The modified version of the fmeteo script is here, no massive changes, just removing some output I didn’t need and reordering the formatting. The second part of this was to actualy create and record some real weather data. I thus got hold of a combined pressure, humidity and temperature sensor, bme280. I hooked this up to the relevant GPIO pins on another Raspberry Pi and then made use of some cool weather data recording software I found on github: bme280 i2c raspberry webserver. This gives interesting historical data views over time, like this: This I can then share with the kids and call out when it has been cold and hot.
00 * * * * /home/pi/fmeteo/fmeteo2day Mangotsfield,GB > /home/pi/wttrn & 05 * * * * /home/pi/fmeteo/fmeteo2day Mangotsfield,GB -f > /home/pi/wttrf &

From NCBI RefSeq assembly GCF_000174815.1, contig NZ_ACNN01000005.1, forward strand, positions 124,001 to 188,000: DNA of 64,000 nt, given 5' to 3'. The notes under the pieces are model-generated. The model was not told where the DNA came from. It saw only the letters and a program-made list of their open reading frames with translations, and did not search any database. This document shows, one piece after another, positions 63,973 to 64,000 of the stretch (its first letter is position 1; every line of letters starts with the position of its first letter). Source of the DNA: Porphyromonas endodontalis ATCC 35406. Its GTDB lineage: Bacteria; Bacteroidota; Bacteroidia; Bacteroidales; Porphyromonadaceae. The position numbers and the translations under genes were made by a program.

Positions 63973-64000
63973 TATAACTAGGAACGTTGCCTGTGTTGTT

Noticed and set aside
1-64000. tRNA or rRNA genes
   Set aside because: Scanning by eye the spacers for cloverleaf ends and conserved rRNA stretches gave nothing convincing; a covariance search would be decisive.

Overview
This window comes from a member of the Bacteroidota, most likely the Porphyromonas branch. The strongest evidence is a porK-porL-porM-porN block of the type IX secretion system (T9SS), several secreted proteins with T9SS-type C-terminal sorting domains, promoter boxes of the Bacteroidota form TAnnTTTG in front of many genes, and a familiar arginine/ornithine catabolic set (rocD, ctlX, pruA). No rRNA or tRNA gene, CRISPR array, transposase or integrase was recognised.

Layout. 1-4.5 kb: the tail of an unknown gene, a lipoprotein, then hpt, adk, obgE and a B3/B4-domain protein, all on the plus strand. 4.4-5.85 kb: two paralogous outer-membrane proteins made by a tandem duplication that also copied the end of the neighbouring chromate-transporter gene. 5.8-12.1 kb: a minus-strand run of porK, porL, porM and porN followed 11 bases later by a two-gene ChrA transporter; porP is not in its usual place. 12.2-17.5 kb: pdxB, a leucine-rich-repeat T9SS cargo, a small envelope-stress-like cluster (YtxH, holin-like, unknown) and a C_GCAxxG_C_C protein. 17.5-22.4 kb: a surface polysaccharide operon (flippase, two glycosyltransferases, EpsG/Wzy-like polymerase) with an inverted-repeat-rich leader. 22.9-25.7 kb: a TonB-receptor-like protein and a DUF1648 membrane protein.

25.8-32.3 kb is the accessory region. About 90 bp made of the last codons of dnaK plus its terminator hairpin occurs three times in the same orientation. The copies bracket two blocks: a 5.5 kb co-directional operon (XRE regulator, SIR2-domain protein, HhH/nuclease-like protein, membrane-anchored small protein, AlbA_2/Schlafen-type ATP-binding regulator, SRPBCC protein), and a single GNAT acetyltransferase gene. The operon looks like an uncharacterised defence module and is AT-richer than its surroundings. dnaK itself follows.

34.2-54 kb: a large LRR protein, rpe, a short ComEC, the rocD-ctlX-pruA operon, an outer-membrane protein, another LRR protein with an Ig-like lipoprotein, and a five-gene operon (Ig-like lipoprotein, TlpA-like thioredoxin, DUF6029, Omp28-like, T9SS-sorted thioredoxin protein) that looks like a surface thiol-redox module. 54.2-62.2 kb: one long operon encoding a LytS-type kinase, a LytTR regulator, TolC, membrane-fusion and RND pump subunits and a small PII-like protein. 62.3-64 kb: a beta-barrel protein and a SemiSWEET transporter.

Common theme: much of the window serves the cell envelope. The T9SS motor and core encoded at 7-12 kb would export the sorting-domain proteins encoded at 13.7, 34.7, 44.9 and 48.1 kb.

I’ve always been a huge fan of Raspberry Pis and I’ll update this blog to show how I use them currently with a nod to how they have been used in the past. Since my kids have always wanted to know what the weather is (is it going to be windy tonight daddy…..is it going to snow tomorrow daddy) I wanted to build a few gadgets that would help me answer this question, or better yet, show them the answer directly. Queue a Raspberry Pi, an LCD screen, conky and a script from github to create this: Adafruit. What you see on screen is a fullscreen Conky widget, overlaid on the desktop, with toolbars etc hidden (though you’ll notice that funny black rectangle bottom left that I haven’t figured out the cause of (think it is due to the “mouse” from the touchscreen overlay)). The Conky config to get to this is here. The main part of the display is showing weather data that is pulled via a bash script I found on github, called fmeteo. I had to customise this script so it worked for me, changing the formatting of the output which I then run via crontab and redirect to two files, one to show the current forecast (a file called wttrn and one to show the forecast for the coming day: wttrf).